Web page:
Turn off your Palm Pilots
This isn’t a post about RIM‘s stellar quarter (why does Palm even exist anymore?), but about the Air Canada “In Charge” Flight Attendant on a very busy Montreal-Toronto A330 flight yesterday afternoon. As we were waiting for my second on-time departure in a row (a record), he instructed the passengers “to turn off your Palm Pilots as they interfere with aircraft controls“.
Several things come to mind:
– I though Palm Pilots were about as passive a thing as a Filofax; what is it about the electronic organizer that might crash the plane? And if things are that dicey in the air, why can we bring them onto the aircraft in the first place?
– if the cell phone radio broadcasts at its peak in the air, what damage is the guy next to me doing to us all, unbeknownst to me, if he leaves his cell phone on throughout the entire flight?
– to keep your attention, they make you store the handhelds during takeoff and landing, but not paperback books or newspapers; why can I read a paperback book during the takeoff cycle but not a book that I’ve downloaded onto a non-email handheld device?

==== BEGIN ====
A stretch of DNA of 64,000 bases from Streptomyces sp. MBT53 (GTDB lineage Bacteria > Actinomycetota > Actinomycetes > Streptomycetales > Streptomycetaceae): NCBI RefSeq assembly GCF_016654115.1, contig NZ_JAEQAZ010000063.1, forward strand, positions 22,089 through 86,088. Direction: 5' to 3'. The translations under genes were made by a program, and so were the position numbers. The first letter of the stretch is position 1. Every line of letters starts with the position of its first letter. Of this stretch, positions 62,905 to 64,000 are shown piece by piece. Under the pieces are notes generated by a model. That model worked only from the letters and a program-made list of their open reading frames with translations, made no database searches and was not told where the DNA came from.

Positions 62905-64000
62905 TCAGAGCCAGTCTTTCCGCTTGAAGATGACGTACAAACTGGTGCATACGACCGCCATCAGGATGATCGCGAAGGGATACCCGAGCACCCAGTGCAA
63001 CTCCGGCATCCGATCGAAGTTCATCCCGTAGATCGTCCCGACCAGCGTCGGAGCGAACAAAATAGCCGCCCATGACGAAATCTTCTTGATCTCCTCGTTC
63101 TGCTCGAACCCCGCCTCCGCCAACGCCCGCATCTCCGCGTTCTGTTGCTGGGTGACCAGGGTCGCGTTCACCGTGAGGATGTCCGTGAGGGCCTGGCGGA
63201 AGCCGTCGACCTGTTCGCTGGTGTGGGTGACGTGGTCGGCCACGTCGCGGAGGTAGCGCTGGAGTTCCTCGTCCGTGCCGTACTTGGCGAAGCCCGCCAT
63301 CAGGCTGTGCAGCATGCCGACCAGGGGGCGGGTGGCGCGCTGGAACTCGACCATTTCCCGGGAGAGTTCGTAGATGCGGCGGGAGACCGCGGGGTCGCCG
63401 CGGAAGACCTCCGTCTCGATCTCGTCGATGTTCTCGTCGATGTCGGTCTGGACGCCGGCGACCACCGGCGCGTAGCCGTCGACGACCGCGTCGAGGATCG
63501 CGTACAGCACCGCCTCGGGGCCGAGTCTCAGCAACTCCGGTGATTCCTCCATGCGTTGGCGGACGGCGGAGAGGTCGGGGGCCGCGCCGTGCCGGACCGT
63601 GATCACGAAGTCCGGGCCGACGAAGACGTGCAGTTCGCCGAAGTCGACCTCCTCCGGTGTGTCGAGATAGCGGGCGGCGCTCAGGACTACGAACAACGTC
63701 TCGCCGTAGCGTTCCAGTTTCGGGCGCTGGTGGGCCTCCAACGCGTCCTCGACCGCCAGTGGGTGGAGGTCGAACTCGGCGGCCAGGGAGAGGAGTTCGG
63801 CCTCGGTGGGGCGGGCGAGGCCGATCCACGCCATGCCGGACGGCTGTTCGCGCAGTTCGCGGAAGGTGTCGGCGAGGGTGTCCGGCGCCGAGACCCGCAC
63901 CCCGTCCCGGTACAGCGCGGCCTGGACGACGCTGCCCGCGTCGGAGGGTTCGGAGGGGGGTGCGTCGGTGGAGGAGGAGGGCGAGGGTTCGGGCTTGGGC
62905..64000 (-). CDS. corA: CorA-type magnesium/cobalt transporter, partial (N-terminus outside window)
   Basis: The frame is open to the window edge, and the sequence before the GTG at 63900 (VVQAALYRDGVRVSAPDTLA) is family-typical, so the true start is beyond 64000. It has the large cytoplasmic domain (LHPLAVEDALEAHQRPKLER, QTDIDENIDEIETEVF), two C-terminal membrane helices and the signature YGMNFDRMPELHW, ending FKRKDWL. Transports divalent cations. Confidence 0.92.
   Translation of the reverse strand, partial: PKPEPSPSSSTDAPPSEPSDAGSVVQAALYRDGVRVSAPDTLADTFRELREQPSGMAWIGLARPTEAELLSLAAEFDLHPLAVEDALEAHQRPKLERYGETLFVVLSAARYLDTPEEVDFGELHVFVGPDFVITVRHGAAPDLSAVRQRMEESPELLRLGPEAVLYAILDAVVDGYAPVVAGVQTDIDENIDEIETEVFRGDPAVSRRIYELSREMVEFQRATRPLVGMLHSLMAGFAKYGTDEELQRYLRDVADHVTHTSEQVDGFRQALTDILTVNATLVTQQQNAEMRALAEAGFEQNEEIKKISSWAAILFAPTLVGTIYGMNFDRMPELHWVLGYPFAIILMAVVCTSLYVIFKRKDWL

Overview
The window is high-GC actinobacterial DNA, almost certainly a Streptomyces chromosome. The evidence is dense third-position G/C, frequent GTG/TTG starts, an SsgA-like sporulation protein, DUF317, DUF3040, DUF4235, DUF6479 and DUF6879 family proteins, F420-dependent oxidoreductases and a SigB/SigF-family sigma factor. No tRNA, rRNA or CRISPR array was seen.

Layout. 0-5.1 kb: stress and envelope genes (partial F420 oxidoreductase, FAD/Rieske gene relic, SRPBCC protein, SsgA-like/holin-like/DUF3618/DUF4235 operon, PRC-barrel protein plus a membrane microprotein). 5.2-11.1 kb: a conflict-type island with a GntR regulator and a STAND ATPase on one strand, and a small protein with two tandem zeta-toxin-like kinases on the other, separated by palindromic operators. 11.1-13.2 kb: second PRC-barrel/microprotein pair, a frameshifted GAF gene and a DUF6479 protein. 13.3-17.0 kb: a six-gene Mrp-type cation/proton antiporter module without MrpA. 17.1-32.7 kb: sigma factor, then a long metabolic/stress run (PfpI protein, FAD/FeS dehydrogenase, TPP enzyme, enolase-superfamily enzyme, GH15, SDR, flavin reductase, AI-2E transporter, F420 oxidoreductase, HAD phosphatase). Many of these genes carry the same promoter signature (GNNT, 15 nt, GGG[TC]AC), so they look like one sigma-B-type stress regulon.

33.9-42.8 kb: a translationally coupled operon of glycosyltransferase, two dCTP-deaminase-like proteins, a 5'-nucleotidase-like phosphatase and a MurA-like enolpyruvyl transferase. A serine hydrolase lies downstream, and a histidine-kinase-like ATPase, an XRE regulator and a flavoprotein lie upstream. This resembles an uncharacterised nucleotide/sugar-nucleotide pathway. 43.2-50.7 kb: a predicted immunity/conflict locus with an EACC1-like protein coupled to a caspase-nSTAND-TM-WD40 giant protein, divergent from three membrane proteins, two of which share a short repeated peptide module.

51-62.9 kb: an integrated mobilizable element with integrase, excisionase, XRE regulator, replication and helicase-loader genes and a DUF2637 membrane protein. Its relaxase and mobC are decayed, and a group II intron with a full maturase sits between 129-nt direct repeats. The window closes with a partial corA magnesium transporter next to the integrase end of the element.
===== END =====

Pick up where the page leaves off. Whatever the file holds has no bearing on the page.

RIM will spend $146 million next quarter marketing their wares. Perhaps a trip to Air Canada’s headoffice, for a personal briefing, would be a good use of time? Mike could tell Robert (don’t call me Bob) Milton once and for all that RIM’s can’t crash a plane. But do they even know for sure that they don’t? After all, the Airbus fleet was largely built prior to RIM’s arrival.
Or maybe they just love it when, hundreds of times a day, flight attendants throughout North America say: “please turn off your cellphones and wireless devices, such as Blackberry…“. No one says “turn off your cellphones, such as Motorola’s Razr“. So maybe Jimmy doesn’t mind so much.
I know this will fall on deaf ears, but it continues to be a source of humour, each and every single time. “Turn off your Palm Pilots as they interfere with aircraft controls.” Ya, right.